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Archaeo News 

30 August 2011
Ancient bone from tall man found in Japan

Archaeologists have unearthed an ancient forearm bone from the Mabuni Hantabaru site in Itoman (Southern Japan), believed to be from a Jomon period male roughly 169 centimeters tall - much taller than the average for the period. The bone, measuring about 28 centimeters, is believed to date back 3,000-4,000 years. The average height of males from the same period is about 158 centimeters.
     Takayuki Matsushita, honorary head of the Doigahama Site Anthropological Museum in Yamaguchi Prefecture, which conducted a survey of the area, said the find was unusual. "Even on a national scale, this is an unusual height, and it could make a difference to research on people from the Jomon period," Matsushita said.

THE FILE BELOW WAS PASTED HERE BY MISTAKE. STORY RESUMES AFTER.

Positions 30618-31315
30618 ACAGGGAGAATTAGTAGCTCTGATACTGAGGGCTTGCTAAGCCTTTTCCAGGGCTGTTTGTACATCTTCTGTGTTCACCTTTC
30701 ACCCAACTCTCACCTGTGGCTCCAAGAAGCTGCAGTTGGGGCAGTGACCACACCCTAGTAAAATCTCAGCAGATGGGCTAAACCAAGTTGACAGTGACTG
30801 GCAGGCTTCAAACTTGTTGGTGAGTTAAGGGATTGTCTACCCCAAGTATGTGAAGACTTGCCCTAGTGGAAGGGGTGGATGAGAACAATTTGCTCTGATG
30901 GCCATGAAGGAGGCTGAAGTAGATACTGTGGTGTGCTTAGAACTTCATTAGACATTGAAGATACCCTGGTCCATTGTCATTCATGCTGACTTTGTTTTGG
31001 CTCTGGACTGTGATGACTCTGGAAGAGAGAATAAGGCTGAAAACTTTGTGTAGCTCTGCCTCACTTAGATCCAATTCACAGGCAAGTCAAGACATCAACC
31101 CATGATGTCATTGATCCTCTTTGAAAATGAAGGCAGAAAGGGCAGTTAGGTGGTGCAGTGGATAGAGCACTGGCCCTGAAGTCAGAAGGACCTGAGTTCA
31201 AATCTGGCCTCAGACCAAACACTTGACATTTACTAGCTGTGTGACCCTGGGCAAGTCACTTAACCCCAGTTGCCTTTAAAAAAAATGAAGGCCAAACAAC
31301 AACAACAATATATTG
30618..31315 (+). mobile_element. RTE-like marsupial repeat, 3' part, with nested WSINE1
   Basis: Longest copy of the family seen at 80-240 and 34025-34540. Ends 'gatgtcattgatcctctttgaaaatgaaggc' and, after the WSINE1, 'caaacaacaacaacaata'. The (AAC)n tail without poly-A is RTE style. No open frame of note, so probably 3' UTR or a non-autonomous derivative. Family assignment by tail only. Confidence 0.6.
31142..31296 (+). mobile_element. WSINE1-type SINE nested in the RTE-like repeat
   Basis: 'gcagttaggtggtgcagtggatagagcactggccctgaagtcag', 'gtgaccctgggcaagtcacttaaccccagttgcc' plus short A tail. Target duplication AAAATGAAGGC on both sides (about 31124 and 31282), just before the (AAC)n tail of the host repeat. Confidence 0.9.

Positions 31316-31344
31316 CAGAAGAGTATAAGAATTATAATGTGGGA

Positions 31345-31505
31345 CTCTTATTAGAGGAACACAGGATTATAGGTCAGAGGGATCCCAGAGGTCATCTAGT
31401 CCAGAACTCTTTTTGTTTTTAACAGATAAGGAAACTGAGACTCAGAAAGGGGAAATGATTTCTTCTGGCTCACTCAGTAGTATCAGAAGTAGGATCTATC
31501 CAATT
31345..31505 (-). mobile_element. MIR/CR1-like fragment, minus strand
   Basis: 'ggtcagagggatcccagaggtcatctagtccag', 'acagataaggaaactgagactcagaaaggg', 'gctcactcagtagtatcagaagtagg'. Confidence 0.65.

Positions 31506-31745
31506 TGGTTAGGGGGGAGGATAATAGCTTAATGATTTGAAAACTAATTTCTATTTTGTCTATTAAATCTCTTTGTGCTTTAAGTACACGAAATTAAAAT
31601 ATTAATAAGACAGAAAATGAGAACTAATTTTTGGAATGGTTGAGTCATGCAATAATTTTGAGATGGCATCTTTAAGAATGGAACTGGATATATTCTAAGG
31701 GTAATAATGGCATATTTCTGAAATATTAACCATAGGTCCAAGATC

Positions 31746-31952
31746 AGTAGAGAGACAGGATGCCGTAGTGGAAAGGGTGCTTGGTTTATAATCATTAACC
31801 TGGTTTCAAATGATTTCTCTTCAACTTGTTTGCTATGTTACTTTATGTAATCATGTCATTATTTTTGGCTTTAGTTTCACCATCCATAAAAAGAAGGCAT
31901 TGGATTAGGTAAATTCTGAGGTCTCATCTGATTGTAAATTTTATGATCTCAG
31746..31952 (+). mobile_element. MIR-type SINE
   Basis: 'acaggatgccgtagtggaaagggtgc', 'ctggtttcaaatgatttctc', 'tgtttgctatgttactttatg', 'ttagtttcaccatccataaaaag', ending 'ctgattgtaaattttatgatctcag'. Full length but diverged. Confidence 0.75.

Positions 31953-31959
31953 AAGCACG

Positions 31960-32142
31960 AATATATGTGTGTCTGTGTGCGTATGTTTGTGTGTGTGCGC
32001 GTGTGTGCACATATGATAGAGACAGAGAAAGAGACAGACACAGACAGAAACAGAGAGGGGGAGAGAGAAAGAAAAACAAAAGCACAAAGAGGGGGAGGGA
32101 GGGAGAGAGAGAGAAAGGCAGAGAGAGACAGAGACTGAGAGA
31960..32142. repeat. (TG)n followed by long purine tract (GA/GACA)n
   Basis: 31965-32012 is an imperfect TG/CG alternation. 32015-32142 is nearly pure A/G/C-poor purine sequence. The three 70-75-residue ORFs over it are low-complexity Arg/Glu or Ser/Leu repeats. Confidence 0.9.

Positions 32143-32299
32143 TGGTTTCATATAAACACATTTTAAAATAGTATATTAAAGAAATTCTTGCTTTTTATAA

The survey of the site in Itoman, believed to be a burial ground, was conducted in collaboration with the Itoman Municipal Board of Education between 2007 and 2010. So far the bones of 85 people have been unearthed at the site. In a lower layer, the forearm bone - believed to be the ulna of an adult male - was found practically undamaged.
     The 169-centimeter estimated height of the person is the tallest among the Jomon period specimens found in Kyushu and Okinawa. The bones of another male estimated to be 164 centimeters tall have also been unearthed at the site. However, Matsushita said with only two samples of relatively tall people being found, there was no evidence that their height had been passed on genetically. "It may have been a result of individual variation, or the bones may have been from someone outside the Mabuni group. We want to see if there are any other instances of the bones of tall people being found in the prefecture," Matsushita said.

Edited from The Mainichi Daily News (30 August 2011)

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